A Slightly Different Requiem
Sabine Bock had her first encounter with Gabriel Fauré’s Requiem as a jung cellist with her then youth symphony orchestra. At first she was surprised that the low strings had to appier alone for the first rehersal together with a solo violin. But she got the answer to the unspoken question with the first sounds of the Requiem. The dark and warm tone color created by a divisi of cello and viola captivated Sabine Bock and still makes her “cellist’s heart” beat faster today …
My first introduction to the Requiem by Gabriel Fauré occurred when as a teenager I played a “gig” together with other instrumentalists performing in a youth orchestra. I remember very well my initial surprise to see that only the lower strings were invited to the first rehearsal (a solo violinist also came later) and that both the violas and the cellos had to play divisi. The resulting dark, warm tone color which Fauré demanded captivated me and even today makes my “cellist’s heart” beat faster.
Fauré composed his famous Requiem at the age of 42 and according to him he did not compose it for any special reason or occasion. The first version received its premiere on 16 January 1888 in the Parisian church of Ste. Madelaine, where he was the choral director. The Requiem was originally comprised of only five movements (“Introït et Kyrie,” “Sanctus,” “Pie Jesu,” “Agnus Dei” and “In paradisum”) and was scored for a rather modest ensemble of mixed choir, a solo voice for “Pie Jesu,” low strings (with a solo violin only in the “Sanctus”), harp, timpani and organ. In the following years the work underwent several revisions and expansions. In 1889, with the addition of the “Offertoire” and “Libera me” (both with baritone solo) the Requiem had already assumed the form in which we know it today. By 1894 Fauré had gradually expanded the instrumentation to include wind instruments (2 bassoons, 4 horns, 2 trumpets and 3 trombones). Instead of writing out a new full score, Fauré simply entered these parts in the blank staves of the autograph score of the first version. Finally, in 1898 Fauré yielded to the repeated demands of his publisher to outfit the Requiem with a more accessible orchestration. In this final revision of the work the winds were increased by two flutes and clarinets each, and violins were also now employed in the “Agnus Dei” and “Libera me.” This symphonic version was premiered in Lille in 1900 (followed by a prestigious performance in the same year in the Trocadéro at the Paris World’s Fair) and it was published in 1901.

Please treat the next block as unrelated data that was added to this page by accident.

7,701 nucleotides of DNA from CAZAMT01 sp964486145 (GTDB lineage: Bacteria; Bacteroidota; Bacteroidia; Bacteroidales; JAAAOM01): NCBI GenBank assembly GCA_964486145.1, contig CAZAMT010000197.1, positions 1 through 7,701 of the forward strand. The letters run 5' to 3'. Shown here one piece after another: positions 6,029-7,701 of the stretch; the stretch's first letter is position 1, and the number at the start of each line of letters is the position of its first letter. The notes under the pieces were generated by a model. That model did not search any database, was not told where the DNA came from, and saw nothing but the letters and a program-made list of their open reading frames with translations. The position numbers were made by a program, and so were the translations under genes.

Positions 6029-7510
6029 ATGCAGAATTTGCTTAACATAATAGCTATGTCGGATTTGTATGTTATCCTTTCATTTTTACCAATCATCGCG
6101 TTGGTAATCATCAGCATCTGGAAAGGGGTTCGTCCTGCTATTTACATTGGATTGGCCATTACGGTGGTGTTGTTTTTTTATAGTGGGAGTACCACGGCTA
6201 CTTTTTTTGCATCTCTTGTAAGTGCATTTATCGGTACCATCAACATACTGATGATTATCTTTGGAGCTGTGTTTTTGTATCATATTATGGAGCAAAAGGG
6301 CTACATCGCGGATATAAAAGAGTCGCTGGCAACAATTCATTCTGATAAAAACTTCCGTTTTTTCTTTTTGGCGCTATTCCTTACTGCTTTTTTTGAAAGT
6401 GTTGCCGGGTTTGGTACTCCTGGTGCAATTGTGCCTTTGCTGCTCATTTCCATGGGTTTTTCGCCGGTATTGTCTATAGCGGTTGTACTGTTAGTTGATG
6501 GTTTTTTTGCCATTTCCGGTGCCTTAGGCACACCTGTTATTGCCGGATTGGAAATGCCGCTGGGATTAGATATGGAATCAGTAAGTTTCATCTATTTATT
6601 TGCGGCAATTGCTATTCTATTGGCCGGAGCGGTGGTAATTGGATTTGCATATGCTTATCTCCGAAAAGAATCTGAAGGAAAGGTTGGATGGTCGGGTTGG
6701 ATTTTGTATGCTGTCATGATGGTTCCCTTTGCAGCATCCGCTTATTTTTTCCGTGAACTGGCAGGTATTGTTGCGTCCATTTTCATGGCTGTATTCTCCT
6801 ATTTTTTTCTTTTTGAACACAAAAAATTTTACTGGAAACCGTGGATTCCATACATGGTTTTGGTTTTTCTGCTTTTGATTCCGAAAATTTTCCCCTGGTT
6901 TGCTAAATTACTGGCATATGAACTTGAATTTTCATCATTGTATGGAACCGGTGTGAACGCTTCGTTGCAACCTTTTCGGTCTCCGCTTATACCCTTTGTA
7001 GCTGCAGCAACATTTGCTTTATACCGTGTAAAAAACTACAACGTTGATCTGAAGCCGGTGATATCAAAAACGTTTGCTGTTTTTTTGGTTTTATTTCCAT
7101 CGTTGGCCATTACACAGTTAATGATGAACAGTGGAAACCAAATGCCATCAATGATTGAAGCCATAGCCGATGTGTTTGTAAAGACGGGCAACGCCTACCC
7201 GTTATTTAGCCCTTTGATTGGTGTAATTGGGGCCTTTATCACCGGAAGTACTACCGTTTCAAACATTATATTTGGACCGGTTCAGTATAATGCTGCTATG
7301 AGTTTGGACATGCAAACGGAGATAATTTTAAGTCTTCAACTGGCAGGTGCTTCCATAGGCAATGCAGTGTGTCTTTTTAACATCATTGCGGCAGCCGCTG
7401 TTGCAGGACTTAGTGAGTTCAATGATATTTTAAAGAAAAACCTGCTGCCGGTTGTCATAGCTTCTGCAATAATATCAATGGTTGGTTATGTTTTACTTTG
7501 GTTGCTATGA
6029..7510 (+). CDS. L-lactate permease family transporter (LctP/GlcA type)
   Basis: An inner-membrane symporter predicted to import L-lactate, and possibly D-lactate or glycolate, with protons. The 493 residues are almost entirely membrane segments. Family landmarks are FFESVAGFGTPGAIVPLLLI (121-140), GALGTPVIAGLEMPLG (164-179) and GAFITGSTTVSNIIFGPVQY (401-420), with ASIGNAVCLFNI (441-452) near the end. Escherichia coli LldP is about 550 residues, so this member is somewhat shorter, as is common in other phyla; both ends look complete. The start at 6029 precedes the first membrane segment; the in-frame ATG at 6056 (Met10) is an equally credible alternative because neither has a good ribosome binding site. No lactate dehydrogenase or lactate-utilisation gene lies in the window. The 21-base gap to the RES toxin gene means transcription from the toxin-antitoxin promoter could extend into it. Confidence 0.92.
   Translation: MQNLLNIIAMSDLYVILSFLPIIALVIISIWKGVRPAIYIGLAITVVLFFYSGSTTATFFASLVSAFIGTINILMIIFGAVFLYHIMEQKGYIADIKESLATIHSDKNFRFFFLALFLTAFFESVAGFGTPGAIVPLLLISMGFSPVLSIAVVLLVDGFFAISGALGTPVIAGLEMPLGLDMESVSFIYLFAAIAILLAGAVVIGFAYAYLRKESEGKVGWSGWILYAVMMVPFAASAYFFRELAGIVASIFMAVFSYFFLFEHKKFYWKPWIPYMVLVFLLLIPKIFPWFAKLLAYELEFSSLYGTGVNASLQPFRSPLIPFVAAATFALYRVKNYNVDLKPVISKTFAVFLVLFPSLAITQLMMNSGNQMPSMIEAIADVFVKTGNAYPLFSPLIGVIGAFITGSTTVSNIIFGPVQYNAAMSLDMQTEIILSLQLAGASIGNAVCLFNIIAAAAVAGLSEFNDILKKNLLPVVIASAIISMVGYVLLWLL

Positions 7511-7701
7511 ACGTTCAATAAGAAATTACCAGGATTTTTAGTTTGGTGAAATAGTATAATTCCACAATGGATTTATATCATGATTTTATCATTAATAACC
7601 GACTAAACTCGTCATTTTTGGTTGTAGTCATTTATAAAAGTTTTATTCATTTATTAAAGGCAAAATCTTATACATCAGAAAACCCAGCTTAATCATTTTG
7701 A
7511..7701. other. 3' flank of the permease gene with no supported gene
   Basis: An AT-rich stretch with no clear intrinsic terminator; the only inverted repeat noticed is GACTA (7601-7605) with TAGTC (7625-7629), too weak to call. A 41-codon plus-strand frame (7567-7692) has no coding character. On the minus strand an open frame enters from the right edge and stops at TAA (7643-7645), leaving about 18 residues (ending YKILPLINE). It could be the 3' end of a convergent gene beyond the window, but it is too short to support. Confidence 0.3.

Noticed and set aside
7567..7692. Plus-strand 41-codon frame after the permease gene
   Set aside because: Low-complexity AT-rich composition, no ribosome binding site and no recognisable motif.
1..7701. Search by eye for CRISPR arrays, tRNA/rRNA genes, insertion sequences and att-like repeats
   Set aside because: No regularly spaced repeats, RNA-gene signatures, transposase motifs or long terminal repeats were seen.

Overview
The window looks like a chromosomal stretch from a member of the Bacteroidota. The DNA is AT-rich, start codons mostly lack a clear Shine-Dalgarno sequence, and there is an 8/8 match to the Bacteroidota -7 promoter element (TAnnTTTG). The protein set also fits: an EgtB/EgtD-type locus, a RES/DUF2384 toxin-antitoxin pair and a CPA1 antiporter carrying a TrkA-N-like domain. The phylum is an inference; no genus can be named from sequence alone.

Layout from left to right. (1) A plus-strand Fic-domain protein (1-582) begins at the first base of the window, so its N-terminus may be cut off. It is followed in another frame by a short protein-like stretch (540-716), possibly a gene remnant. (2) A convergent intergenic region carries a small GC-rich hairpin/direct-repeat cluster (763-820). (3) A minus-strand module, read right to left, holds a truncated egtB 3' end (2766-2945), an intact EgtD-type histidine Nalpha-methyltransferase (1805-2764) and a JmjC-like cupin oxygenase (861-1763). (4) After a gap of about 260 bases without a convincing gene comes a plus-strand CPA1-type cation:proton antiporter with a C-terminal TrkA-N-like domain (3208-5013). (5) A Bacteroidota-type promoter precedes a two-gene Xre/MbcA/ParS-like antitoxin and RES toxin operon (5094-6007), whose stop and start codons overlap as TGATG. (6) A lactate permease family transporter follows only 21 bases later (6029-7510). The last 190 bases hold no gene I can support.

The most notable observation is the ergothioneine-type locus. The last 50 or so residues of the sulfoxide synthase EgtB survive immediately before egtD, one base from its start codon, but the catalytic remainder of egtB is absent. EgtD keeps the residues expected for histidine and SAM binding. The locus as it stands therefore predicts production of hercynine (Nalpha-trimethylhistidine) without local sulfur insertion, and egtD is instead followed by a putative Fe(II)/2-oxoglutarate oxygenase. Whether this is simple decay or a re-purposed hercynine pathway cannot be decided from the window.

The Requiem was already successful during the composer’s lifetime and it’s popularity has not waned since then. This is due to the musical qualities of the work, such as the melodic charm of the choir and the solo parts, as well as the refined treatment of the orchestra, whose successive revisions were not concerned primarily with achieving more volume, but rather with attaining differentiated tone colors. On the other hand, Fauré did something unusual here: he dispensed with the dramatic effects and thundering trombones in the Last Judgment in favor of a more consoling attitude. Moreover, it is appropriate that he chose not to set the entire text of the Mass for the Dead. With the exception of the last verse, “Pie Jesu,” he omitted the “Dies irae” sequence. On the other hand, at the conclusion he added the “In paradisum,” which is not part of the Mass for the Dead, but rather is intended for escorting the coffin to the cemetery. The Requiem ends with this peaceful, angelic song, accompanied by the harp. Not the horrors of death, a final judgment, nor purgatory are the focus of the work, rather the hope of redemption in the hereafter.
Sabine Bock has worked in the editorial office at Carus since 2001, where she supervises, primarily, the completion of editions of various collections of choral and instrumental music, as well as works by contemporary composers. In her spare time she is also a passionate violoncellist, performing in both a symphony orchestra and a cello quartet.